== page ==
On May 11, 2020, the People's Republic of China announced that it would suspend imports of beef from four major Australian producers. The move comes as China is also reportedly considering anti-dumping and anti-subsidy tariffs on Australian barley imports of up to 80.5%, effectively shutting down the industry's business with China.
When looking at the situation in context, it seems as though the Chinese government is attempting to remind Australia that it holds a significant amount of leverage over the Commonwealth, while simultaneously reigning in calls for an investigation into China's handling of COVID-19 by the international community.
Less than two weeks ago, China’s Ambassador to Australia Cheng Jingye warned that there may be a de facto boycott of Australian goods if Australian Prime Minister Scott Morrison continued to press for an investigation. In an interview, he specifically said that the tourism, education, wine, and beef sectors may become targets in the face of perceived aggression towards the People's Republic. In response, Foreign Minister Marise Payne cautioned China from using "economic coercion" against Australia. The warning, however, has obviously been ignored by Beijing.
Beijing has sought to explain away and mask the reasoning behind its barley tariffs through technical justifications. For nearly 18 months, the Chinese government has been investigating allegations that Canberra violated World Trade Organisation (WTO) rules by providing subsidies to its producers, thus allowing them to sell large volumes of barley at low prices in China. The release of the investigative report is expected on May 19. Therefore, at least from their perspective, the imposition of anti-dumping tariffs could be explained away as a response to Australian wrongdoing.
Similarly, with beef, Beijing has claimed that the suspensions are for the good of the Chinese people. Officials contend that the producers failed to meet labelling and health certificate requirements. If China was to continue to see its beef producers targeted by China, it would see a large portion of its exports dry up. China is currently the biggest market for Australian beef, accounting for about 30% of the nation's exports.
This would not be the first time China has used technical justifications to punish a nation for going against its will. In 2010, for example, Japanese officials confiscated a Chinese fishing trawler after it collided with two Japanese coast guard vessels during a fishing trip near the disputed Senkaku islands. After the Japanese government refused to release the vessel, China halted all rare earth mineral exports to Japan. There was little the government in Tokyo could do to counter this blatant use of economic coercion, for at the time, China produced 93% of the world’s rare earth minerals, and essentially had a monopoly on production.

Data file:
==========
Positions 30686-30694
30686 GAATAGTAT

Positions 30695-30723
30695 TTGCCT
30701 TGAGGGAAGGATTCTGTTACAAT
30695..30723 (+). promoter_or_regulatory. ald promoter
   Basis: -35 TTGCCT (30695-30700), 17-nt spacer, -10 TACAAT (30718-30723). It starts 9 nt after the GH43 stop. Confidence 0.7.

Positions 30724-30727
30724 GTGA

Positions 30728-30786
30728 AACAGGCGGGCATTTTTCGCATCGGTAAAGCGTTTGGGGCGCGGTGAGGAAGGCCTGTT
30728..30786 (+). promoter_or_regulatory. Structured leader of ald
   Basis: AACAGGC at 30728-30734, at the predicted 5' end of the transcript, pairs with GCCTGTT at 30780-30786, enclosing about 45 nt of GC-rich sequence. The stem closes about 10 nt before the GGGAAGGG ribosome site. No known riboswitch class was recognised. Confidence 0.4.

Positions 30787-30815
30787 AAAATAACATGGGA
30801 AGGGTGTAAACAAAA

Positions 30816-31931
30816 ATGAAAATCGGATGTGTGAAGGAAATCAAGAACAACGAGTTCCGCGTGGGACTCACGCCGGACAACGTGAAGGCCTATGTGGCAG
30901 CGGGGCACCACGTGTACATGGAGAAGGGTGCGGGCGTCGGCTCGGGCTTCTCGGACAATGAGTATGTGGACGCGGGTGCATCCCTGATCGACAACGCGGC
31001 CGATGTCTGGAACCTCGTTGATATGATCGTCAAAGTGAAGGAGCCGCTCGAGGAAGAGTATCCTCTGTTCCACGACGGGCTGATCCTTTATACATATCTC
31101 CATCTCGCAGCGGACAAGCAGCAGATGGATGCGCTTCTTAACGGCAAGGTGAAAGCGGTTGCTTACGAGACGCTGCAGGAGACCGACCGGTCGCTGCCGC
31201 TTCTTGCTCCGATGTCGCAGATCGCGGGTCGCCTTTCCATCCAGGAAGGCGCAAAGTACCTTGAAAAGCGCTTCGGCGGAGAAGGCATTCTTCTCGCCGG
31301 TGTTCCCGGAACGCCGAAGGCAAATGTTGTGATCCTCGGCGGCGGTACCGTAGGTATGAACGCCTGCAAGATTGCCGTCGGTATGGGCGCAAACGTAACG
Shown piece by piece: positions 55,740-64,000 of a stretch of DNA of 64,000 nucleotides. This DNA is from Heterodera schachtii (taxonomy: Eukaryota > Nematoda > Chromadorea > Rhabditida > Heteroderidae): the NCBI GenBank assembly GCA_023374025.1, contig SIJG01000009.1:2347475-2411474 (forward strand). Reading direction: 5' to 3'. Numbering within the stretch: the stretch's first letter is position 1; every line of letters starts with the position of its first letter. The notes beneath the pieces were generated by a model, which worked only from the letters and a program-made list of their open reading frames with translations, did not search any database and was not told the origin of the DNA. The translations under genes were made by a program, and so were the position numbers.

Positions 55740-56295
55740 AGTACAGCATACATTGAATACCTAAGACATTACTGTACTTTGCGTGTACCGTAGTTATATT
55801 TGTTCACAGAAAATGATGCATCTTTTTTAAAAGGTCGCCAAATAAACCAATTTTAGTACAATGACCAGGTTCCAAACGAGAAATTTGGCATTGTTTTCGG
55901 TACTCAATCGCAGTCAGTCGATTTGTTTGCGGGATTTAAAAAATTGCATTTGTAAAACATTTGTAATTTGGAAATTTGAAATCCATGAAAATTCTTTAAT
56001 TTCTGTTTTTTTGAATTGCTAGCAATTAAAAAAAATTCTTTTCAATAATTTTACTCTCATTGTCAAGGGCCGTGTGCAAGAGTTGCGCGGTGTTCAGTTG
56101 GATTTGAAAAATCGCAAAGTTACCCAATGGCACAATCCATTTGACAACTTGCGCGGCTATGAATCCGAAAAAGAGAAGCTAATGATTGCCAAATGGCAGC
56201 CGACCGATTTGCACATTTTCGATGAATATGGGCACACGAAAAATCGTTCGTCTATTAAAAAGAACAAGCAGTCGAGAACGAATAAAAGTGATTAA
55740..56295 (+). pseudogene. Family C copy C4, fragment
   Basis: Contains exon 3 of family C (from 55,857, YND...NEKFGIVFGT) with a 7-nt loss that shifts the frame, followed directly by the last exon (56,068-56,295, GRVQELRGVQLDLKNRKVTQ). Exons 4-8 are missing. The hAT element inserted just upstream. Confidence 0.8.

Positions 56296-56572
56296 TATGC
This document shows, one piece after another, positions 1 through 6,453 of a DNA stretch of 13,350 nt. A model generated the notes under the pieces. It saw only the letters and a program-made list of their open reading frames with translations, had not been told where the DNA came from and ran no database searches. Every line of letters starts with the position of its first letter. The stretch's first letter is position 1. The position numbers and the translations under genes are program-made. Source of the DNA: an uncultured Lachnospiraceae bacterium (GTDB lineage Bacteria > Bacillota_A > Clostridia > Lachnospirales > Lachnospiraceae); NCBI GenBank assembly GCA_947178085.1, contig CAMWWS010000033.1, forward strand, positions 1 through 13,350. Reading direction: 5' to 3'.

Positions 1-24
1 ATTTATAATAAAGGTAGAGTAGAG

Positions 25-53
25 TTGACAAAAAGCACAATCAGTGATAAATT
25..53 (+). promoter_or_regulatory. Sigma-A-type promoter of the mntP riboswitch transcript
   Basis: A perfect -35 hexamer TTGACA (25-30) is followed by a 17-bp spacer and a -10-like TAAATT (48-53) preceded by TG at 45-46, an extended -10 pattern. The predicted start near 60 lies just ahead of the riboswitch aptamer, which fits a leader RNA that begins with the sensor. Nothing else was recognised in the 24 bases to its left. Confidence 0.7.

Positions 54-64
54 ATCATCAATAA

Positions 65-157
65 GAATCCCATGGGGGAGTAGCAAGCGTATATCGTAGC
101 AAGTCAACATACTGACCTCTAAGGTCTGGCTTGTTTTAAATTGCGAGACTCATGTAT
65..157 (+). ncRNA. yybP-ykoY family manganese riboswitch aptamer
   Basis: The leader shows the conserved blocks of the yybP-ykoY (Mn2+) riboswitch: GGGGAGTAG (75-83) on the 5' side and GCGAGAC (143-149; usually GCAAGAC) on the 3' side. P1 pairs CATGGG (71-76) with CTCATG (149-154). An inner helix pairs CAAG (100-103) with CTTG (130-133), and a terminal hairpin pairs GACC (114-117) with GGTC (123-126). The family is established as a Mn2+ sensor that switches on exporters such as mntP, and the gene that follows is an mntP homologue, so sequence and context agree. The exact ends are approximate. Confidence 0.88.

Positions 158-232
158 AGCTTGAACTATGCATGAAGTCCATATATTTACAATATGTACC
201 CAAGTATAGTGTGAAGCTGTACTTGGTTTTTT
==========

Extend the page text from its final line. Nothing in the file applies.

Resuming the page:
In 2012, after Philippine naval assets confronted Chinese fishing boats in a disputed sector of the South China Sea, hundreds of containers of Filipino bananas were left to rot after they were halted by Chinese customs officials for failure to meet Chinese health standards. Lastly, when South Korea activated a new missile defense platform over Chinese objections in 2016, a South Korean supermarket corporation saw 74 of its 112 locations inside China closed for several days due to supposed fire safety violations.
For the Australian government, there is little to do but develop new trade relationships with the United States, Canada, and Europe, and hope for the best in regards to China. The Commonwealth is tightly tied to China for a positive economic outcome. As the PRC's economic growth rocked in the late 1970s, Australia was well positioned to both meet demand and serve as a market for Chinese goods. Today, the PRC is Australia's largest trading partner in both exports and imports. According to the Australian Parliamentary Library Briefing Book, nearly 25% of Australia's manufactured imports come from China, while 13% of its exports are thermal coal to China. Its trade relationship with the PRC dwarfs any other partnership with any other nation.
This gives the People's Republic an immense amount of sway over the Australian government. While the United States possesses the military, free-market, and technological savvy needed to resist Chinese influence, Australia finds itself in a much more susceptible position. In a 2019 report analyzing how slowing economic growth in China would impact the Australian economy, Australia's Reserve Bank predicted that, "a sizable decline in economic activity in China is likely to decrease Australian economic growth, through lower exports and investment, raising unemployment and putting downward pressure on prices." Now take the scenario of an economic slowdown, and replace it with a diplomatic spat. If the Chinese government simply halted trade with Australia, the situation may very well be near catastrophic.
Winston Churchill once noted, "you cannot reason with a tiger when your head is in its mouth!" It would be wise for the leadership in Canberra to realize that unless they develop an economic independence from the PRC, they will continue to remain politically subservient to the Asian power.